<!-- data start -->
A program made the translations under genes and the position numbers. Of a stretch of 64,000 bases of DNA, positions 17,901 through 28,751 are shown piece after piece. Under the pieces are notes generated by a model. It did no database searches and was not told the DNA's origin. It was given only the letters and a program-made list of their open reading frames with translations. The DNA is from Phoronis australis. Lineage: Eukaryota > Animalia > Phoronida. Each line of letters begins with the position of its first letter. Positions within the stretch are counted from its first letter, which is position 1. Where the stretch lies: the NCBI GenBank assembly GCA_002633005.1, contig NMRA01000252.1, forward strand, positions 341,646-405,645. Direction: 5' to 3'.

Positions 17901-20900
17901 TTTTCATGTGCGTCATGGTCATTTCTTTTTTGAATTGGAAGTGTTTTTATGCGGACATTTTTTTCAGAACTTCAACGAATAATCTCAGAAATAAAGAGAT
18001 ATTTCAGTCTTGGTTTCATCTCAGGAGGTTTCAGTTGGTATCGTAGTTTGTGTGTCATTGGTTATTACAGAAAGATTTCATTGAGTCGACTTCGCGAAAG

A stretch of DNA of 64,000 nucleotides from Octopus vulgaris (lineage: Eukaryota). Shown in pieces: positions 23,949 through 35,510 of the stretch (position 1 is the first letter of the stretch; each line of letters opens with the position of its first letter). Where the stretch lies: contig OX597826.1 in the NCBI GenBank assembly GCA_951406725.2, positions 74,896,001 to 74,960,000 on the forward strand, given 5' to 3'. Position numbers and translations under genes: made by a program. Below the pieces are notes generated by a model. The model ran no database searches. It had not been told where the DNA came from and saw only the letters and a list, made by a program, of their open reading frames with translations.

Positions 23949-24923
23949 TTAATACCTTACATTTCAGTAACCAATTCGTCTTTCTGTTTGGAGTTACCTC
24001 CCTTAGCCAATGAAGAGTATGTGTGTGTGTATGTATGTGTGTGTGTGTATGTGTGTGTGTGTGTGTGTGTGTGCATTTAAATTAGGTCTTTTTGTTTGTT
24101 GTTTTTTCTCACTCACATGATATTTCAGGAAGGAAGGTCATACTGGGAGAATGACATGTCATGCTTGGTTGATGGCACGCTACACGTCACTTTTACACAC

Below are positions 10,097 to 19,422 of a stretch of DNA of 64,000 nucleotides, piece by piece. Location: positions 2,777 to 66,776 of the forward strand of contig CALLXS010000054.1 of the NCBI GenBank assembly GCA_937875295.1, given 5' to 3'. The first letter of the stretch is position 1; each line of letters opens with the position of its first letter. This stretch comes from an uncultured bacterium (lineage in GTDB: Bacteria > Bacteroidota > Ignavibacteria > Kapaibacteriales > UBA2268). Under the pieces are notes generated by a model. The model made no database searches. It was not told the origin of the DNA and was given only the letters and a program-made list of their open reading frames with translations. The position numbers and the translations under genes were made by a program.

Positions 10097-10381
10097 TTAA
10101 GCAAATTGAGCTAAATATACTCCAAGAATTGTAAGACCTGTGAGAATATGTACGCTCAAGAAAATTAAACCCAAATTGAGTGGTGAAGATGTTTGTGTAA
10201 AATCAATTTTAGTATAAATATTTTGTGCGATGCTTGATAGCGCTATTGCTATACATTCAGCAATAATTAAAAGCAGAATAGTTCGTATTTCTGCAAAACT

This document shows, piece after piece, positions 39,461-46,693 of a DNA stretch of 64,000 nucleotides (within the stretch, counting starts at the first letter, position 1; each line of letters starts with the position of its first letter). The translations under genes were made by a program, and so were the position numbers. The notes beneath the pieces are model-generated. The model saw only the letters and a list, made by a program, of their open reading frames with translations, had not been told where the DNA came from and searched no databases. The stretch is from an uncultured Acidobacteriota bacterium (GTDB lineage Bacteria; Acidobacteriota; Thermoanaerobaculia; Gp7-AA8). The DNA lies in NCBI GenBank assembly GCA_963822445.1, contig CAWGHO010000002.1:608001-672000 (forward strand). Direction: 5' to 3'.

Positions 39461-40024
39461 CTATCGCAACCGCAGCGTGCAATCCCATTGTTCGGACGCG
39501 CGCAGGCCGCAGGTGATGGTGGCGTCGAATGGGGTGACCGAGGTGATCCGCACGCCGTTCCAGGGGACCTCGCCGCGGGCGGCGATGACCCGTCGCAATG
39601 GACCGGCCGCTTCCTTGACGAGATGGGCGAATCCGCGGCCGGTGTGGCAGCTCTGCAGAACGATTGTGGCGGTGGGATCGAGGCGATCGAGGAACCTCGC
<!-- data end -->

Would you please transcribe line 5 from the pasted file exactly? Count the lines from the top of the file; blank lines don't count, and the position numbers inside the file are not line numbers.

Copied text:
A stretch of DNA of 64,000 nucleotides from Octopus vulgaris (lineage: Eukaryota). Shown in pieces: positions 23,949 through 35,510 of the stretch (position 1 is the first letter of the stretch; each line of letters opens with the position of its first letter). Where the stretch lies: contig OX597826.1 in the NCBI GenBank assembly GCA_951406725.2, positions 74,896,001 to 74,960,000 on the forward strand, given 5' to 3'. Position numbers and translations under genes: made by a program. Below the pieces are notes generated by a model. The model ran no database searches. It had not been told where the DNA came from and saw only the letters and a list, made by a program, of their open reading frames with translations.